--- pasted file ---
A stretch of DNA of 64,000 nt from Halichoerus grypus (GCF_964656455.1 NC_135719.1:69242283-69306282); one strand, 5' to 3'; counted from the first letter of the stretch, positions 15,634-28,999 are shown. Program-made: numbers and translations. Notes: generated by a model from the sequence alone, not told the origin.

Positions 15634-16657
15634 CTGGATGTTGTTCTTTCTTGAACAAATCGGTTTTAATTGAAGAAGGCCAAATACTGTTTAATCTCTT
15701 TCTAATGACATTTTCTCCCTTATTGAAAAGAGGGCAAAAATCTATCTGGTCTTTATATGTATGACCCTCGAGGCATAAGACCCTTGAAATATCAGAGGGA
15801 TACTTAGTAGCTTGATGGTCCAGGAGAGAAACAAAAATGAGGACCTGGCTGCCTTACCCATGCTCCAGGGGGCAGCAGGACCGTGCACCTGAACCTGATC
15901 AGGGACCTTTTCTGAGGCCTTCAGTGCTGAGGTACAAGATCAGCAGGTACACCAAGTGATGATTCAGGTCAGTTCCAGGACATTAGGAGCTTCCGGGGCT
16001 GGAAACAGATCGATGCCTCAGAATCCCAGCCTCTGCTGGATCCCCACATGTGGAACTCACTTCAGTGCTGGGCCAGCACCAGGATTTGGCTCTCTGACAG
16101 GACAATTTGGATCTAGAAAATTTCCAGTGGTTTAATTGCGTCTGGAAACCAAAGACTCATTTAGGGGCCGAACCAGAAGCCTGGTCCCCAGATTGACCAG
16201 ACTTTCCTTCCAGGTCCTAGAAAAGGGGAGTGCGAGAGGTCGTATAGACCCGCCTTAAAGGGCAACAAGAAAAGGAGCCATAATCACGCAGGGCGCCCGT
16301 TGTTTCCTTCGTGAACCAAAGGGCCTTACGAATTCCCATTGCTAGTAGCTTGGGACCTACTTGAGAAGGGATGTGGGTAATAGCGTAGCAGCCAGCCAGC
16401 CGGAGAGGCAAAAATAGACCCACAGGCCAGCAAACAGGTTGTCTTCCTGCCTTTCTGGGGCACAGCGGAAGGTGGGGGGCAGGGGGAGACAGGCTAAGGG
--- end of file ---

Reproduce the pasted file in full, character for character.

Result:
A stretch of DNA of 64,000 nt from Halichoerus grypus (GCF_964656455.1 NC_135719.1:69242283-69306282); one strand, 5' to 3'; counted from the first letter of the stretch, positions 15,634-28,999 are shown. Program-made: numbers and translations. Notes: generated by a model from the sequence alone, not told the origin.

Positions 15634-16657
15634 CTGGATGTTGTTCTTTCTTGAACAAATCGGTTTTAATTGAAGAAGGCCAAATACTGTTTAATCTCTT
15701 TCTAATGACATTTTCTCCCTTATTGAAAAGAGGGCAAAAATCTATCTGGTCTTTATATGTATGACCCTCGAGGCATAAGACCCTTGAAATATCAGAGGGA
15801 TACTTAGTAGCTTGATGGTCCAGGAGAGAAACAAAAATGAGGACCTGGCTGCCTTACCCATGCTCCAGGGGGCAGCAGGACCGTGCACCTGAACCTGATC
15901 AGGGACCTTTTCTGAGGCCTTCAGTGCTGAGGTACAAGATCAGCAGGTACACCAAGTGATGATTCAGGTCAGTTCCAGGACATTAGGAGCTTCCGGGGCT
16001 GGAAACAGATCGATGCCTCAGAATCCCAGCCTCTGCTGGATCCCCACATGTGGAACTCACTTCAGTGCTGGGCCAGCACCAGGATTTGGCTCTCTGACAG
16101 GACAATTTGGATCTAGAAAATTTCCAGTGGTTTAATTGCGTCTGGAAACCAAAGACTCATTTAGGGGCCGAACCAGAAGCCTGGTCCCCAGATTGACCAG
16201 ACTTTCCTTCCAGGTCCTAGAAAAGGGGAGTGCGAGAGGTCGTATAGACCCGCCTTAAAGGGCAACAAGAAAAGGAGCCATAATCACGCAGGGCGCCCGT
16301 TGTTTCCTTCGTGAACCAAAGGGCCTTACGAATTCCCATTGCTAGTAGCTTGGGACCTACTTGAGAAGGGATGTGGGTAATAGCGTAGCAGCCAGCCAGC
16401 CGGAGAGGCAAAAATAGACCCACAGGCCAGCAAACAGGTTGTCTTCCTGCCTTTCTGGGGCACAGCGGAAGGTGGGGGGCAGGGGGAGACAGGCTAAGGG